Canary-shouldered Thorn. New for the year.

Over 60 moths were present this morning of 29 species. Yesterday, while at Portchester Crematorium; I pointed out a Vapourer moth to one of my work colleagues and also a flock of 7 Common Buzzards spiralling overhead plus a female Sparrowhawk. Another female Sparrowhawk was seen soaring high over my house later in the evening. Amazingly, although not surprisingly, a juvenile Aquatic Warbler was trapped and ringed at Titchfield Haven this morning. Yesterday, up to two Roseate Terns were seen at the same site.


My first Rush Veneer of the year in my garden.

Herald the end of Summer?

Thursday 11th August 2016.


The Herald moth this morning.

I put the moth box for the first time in a few days last night and was rewarded with my first Herald moth for the year. This attractive moth is not a common species here in Southsea and luckily for me, I seem to see one annually here. It was fairly mild overnight and I was pleased to get a reasonable haul of moths.


Vapourer Moth caterpillar within Portchester Crematorium.

Up to 5 Garden Tigers were present, along with 3 Brimstone moths, a single Yellow-barred Brindle, 2 Square-spot Rustics and a Rusty-dot Pearl. There were nothing new among the micros but 46 moths of 24 species was much better than of late.


Rush Veneer in Fareham.

While working today, I came across my first Rush Veneer of the year, which was oddly perched on a car tyre! I also found several Vapourer moth caterpillars within the grounds of Portchester Crematorium (see photo). Several Common Buzzards were seen soaring in the bright sunshine today, whilst driving around the area.


Rusty-dot Pearl.

My friend Geoff Farwell had a Straw Underwing by this MV light last night; a species I do not believe I have seen in my garden. John Langmaid kindly identified some micro moths for me which I found in my moth box on the 6th of this month. One of them was a brand new micro moth for me and my garden, Roeslerstammia erxlebella.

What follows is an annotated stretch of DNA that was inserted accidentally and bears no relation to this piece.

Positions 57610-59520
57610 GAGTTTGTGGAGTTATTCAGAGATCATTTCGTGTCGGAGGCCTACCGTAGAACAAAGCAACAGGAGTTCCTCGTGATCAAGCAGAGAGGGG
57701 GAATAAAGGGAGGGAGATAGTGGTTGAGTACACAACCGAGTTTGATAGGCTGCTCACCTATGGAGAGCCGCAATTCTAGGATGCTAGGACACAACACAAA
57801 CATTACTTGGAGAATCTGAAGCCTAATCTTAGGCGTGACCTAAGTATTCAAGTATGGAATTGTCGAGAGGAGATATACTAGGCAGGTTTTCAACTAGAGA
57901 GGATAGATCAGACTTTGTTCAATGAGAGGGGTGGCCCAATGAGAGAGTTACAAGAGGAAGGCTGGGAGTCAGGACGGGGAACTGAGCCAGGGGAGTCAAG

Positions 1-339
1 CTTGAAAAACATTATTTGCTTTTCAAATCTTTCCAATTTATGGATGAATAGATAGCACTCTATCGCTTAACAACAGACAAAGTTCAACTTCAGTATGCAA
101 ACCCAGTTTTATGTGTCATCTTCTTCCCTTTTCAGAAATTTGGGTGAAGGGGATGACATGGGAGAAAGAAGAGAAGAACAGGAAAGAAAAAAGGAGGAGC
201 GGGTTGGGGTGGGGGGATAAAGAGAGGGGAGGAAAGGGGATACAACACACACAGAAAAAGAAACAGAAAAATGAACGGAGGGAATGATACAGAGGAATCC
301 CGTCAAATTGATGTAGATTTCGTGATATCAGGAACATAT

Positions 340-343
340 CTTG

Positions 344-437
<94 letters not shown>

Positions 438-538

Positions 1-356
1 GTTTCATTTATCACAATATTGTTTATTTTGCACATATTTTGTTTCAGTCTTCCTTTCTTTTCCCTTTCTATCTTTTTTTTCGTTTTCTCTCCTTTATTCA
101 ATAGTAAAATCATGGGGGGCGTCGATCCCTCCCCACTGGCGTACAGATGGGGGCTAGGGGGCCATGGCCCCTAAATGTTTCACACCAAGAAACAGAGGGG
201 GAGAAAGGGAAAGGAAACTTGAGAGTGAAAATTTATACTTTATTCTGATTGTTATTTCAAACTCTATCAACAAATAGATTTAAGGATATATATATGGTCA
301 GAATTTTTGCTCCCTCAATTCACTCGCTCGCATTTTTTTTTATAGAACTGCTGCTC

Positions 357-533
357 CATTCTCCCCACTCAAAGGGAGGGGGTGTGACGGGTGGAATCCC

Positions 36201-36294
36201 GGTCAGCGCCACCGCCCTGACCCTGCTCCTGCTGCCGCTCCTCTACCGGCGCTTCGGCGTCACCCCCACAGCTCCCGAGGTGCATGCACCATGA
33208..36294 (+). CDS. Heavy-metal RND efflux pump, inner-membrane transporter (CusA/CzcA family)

Roeslerstammia erxlebella, a first for me.


A new Fly species seen in the Cemy.

Wednesday 10th August 2016.


Cluster Fly.

The warm weather continued today and when I got home from work, I took Scruff out for a nice walk around Highland Road Cemetery. The sun was still shining and it was still relatively warm at 5pm with next to no wind. The sound of the young Sparrowhawks could still be heard within the Holm Oak clump of which I saw possibly all three birds this afternoon.


Juvenile and adult Goldfinch.

There is always a chance of something unusual lurking about within the Cemy as migration is now in full swing for returning migrants. I checked all the gravestones for any possible Flycatcher or Redstart but I am afraid I drew a blank. A couple of Goldfinches flew over and landed in the dead tree to the east of the Cemy, an adult and a juvenile. A lone Greenfinch flew high over eastbound, while up to three Swifts and a Swallow buzzed overhead.


One of the young Sparrowhawks at the top of one of the trees.

I didn’t find many butterflies today on the Buddleia, with just a single Red Admiral and a Large White being seen during my trip. Even the Hornet Hoverflies have disappeared? There were a few smaller hoverflies around but difficult to photograph them on the wing. I did find a species of Fly called Pollenia, or its common name of Cluster Fly. I do not think I have ever seen one and certainly looked very different from all the other flies I have seen. A Spitfire buzzed overhead, first heading west over Southsea then when I arrived back home, it was seen to fly back east. Always a pleasure to see a bit of history.

This gorgeous Spitfire flew over Southsea.


On its return flight.

My mate Geoff Farwell had a Knot Grass last night by his MV light plus a Spectacle and 3 fresh Square-spot Rustics.

A lovely day in the New Forest and back to the Cemy.

Sunday 7th August 2016.


Painted Lady butterfly at the New Forest Wildlife Park.